Even with the massive rental growth rebound that occured after the initial shock of the health crisis, Los Angeles’ rents grew 12.7% year-over-year through April 2022, according to Yardi Matrix’s latest multifamily report, an event unlikely to carry on into perpetuity.
You might ask: How did rent growth for the market exceed that 10% statewide maximum? Well, besides its fairly generous allowance for rent increases, the law also doesn’t apply to any property built in the last 15 years. This exclusion, which impacts a large percent of California’s multifamily inventory, was added to the law to ensure development activity would continue apace in the Golden State.
After all, creating affordable housing is about far more than controlling rents: It also needs development activity to increase the number of units available. Right now, with a housing shortage irrespective of rent costs, just keeping expensive rents from getting more expensive isn’t the only tool in the box.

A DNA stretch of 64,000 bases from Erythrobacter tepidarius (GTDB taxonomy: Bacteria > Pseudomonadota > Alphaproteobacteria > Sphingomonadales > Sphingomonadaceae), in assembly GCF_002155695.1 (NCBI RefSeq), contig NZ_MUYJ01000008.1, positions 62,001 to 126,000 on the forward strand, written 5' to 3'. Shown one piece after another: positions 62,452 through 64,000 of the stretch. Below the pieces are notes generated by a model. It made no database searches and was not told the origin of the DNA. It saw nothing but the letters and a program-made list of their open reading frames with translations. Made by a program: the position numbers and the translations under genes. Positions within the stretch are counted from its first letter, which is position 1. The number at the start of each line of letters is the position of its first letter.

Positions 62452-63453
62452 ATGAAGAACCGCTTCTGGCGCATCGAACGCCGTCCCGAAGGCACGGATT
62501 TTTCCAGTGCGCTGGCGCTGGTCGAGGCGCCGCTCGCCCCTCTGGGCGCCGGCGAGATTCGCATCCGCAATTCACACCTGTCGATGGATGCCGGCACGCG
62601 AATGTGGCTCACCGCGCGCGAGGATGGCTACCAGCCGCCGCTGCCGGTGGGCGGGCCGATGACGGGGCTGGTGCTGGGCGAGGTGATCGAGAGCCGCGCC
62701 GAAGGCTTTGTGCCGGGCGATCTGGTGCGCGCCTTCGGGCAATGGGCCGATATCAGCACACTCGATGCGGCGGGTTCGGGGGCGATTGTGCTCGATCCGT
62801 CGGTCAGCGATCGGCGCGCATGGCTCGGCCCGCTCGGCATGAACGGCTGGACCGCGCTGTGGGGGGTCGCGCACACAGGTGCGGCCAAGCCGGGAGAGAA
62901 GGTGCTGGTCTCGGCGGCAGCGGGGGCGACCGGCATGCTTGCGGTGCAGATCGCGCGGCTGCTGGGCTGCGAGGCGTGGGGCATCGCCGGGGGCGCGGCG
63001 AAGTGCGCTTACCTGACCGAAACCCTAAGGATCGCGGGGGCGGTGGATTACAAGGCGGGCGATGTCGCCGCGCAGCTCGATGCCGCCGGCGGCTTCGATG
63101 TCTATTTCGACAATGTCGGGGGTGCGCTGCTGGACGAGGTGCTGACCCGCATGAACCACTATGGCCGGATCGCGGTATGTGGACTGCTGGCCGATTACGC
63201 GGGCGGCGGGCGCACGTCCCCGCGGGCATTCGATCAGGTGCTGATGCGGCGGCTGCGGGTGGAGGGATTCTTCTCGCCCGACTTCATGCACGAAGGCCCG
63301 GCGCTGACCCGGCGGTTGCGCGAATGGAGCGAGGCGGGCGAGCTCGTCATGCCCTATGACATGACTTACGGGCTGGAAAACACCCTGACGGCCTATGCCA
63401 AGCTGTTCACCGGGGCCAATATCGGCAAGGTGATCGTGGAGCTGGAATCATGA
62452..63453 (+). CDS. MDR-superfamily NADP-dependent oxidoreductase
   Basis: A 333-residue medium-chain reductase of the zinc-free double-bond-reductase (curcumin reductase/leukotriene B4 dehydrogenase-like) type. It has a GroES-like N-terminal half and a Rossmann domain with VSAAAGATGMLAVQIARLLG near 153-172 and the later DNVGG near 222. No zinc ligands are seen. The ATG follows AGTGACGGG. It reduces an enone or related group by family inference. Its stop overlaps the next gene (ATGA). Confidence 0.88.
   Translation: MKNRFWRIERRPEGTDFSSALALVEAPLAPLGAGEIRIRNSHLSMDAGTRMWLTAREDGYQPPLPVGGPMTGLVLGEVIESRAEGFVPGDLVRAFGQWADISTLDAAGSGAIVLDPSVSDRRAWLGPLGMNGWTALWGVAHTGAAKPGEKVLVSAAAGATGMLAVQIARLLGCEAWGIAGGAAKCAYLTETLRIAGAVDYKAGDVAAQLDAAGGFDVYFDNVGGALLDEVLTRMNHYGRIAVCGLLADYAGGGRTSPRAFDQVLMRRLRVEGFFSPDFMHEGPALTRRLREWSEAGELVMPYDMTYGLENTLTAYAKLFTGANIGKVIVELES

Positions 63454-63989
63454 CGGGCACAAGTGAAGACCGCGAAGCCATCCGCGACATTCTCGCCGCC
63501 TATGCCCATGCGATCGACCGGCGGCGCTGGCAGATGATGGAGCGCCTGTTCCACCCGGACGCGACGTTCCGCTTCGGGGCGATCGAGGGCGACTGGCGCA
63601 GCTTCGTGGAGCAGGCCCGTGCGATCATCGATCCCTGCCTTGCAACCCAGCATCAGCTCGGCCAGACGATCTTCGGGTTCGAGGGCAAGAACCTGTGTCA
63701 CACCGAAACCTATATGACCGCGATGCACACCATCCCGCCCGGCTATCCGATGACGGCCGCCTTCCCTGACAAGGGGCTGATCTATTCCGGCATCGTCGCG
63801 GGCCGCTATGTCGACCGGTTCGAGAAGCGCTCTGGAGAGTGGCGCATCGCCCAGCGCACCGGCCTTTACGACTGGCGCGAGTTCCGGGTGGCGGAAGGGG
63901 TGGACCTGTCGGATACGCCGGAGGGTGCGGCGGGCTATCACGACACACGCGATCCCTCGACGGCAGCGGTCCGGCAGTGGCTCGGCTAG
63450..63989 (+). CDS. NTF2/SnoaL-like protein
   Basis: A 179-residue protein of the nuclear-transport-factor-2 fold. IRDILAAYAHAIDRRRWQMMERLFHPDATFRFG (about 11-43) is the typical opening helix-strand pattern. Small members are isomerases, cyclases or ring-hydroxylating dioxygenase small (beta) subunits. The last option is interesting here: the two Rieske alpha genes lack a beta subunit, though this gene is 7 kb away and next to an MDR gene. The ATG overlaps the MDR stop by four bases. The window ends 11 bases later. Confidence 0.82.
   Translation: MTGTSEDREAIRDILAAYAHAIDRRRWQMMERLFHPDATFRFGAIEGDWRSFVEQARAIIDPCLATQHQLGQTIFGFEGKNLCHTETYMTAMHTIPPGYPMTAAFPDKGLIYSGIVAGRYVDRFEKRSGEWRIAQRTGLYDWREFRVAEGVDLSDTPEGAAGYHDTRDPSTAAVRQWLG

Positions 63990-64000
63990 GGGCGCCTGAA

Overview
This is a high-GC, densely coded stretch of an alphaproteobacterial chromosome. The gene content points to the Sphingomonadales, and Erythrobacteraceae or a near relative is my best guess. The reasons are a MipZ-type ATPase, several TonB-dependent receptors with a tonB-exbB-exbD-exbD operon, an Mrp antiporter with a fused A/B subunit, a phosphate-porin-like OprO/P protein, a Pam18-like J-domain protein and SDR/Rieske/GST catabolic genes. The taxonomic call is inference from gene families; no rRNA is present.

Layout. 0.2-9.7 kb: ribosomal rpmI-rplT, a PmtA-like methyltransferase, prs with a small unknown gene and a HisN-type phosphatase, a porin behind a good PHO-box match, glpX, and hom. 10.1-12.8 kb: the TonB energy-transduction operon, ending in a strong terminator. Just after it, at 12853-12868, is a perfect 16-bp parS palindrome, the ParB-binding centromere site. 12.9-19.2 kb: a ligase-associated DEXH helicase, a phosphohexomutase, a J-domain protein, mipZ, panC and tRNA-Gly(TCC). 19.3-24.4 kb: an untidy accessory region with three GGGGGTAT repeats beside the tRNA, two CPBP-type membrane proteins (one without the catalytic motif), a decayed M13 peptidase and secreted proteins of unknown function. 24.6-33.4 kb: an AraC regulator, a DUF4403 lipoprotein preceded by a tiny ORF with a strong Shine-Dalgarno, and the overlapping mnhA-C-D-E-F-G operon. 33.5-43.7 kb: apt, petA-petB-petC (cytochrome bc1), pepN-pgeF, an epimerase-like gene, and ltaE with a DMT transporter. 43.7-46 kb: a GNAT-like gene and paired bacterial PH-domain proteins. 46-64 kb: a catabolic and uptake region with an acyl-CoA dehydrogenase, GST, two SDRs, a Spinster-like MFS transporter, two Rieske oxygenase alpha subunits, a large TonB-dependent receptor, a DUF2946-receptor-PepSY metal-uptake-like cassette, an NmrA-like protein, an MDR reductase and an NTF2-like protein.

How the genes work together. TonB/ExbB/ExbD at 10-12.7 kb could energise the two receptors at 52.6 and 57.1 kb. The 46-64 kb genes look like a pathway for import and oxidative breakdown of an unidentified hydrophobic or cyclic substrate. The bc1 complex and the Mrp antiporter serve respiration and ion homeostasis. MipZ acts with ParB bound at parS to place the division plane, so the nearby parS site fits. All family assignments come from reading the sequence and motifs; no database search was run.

Unfortunately, this could be the larger problem. Marcus & Millichap’s second-quarter Los Angeles multifamily outlook shows that, while more than 10,000 apartments are slated to come online this year, it’s still nowhere near the amount to meet demand in the urban core:
Sparse vacancy warrants supply additions; however, Greater Downtown will record a decline in completions this year, with Santa Monica the only Westside locale to add more than 500 units. Moderate completion volumes in both regions, coupled with higher-paying job growth, will ensure new units are well received and tight conditions preserved this year.
Marcus & Millichap Market Report, Los Angeles Metro Area 2Q/22"
Financing vehicles’ rises in costs could lead to an even greater slowdown in multifamily construction going forward, particularly as building material and labor shortages continue to drive development costs higher and higher.
What are the implications of California's rent control laws?